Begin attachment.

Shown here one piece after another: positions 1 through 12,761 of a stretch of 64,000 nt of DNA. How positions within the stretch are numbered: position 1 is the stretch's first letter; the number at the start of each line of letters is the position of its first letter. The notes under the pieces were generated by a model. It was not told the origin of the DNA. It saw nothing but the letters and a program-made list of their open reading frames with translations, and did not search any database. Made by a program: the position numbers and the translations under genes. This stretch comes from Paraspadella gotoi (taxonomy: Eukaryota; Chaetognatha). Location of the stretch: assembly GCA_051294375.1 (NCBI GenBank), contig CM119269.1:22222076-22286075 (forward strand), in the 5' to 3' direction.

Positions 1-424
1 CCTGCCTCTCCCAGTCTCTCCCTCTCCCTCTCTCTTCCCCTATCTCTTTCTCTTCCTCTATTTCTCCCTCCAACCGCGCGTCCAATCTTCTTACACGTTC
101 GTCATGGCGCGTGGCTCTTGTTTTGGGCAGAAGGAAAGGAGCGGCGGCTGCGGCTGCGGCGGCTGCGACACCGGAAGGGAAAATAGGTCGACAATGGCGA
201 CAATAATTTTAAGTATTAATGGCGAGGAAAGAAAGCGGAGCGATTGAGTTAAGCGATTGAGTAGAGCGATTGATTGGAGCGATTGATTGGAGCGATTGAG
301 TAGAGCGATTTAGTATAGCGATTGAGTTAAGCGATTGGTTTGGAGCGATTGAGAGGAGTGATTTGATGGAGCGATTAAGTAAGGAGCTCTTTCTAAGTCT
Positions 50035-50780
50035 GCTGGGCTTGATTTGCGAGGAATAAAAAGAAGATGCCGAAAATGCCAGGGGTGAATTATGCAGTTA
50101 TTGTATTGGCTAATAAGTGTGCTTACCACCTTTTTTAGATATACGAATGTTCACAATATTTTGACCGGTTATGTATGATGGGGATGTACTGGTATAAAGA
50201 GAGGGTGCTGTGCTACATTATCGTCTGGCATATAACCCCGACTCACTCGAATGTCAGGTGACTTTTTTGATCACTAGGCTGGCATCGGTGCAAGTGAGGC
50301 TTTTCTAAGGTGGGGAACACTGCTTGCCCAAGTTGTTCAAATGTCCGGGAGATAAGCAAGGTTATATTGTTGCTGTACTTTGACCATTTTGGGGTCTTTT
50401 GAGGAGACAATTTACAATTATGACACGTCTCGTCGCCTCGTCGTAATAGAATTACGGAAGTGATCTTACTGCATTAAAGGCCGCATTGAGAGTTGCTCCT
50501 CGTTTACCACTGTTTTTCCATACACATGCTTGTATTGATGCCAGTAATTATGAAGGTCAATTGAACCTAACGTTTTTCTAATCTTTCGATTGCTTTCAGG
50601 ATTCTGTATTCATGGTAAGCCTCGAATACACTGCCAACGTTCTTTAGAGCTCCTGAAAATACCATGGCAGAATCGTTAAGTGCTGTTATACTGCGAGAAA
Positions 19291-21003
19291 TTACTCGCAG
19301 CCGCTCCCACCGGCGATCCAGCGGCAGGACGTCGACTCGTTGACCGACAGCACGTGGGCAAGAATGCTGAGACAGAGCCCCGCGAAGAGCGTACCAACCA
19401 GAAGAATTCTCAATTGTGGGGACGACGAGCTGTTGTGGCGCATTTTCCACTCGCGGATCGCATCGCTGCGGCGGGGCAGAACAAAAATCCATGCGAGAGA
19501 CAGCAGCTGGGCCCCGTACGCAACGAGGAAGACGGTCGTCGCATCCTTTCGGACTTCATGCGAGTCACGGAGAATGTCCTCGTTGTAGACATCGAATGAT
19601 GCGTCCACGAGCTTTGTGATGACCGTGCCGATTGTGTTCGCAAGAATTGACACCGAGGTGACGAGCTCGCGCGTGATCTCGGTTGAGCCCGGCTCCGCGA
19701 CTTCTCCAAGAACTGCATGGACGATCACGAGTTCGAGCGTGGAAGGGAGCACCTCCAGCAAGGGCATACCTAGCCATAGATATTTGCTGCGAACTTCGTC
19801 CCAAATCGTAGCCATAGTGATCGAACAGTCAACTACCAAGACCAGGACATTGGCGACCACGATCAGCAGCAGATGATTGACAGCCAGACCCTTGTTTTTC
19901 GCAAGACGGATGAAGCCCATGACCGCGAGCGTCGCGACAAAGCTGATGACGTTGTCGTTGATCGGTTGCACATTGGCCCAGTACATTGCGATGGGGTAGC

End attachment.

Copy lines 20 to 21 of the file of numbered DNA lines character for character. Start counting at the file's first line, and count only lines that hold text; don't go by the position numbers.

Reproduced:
19601 GCGTCCACGAGCTTTGTGATGACCGTGCCGATTGTGTTCGCAAGAATTGACACCGAGGTGACGAGCTCGCGCGTGATCTCGGTTGAGCCCGGCTCCGCGA
19701 CTTCTCCAAGAACTGCATGGACGATCACGAGTTCGAGCGTGGAAGGGAGCACCTCCAGCAAGGGCATACCTAGCCATAGATATTTGCTGCGAACTTCGTC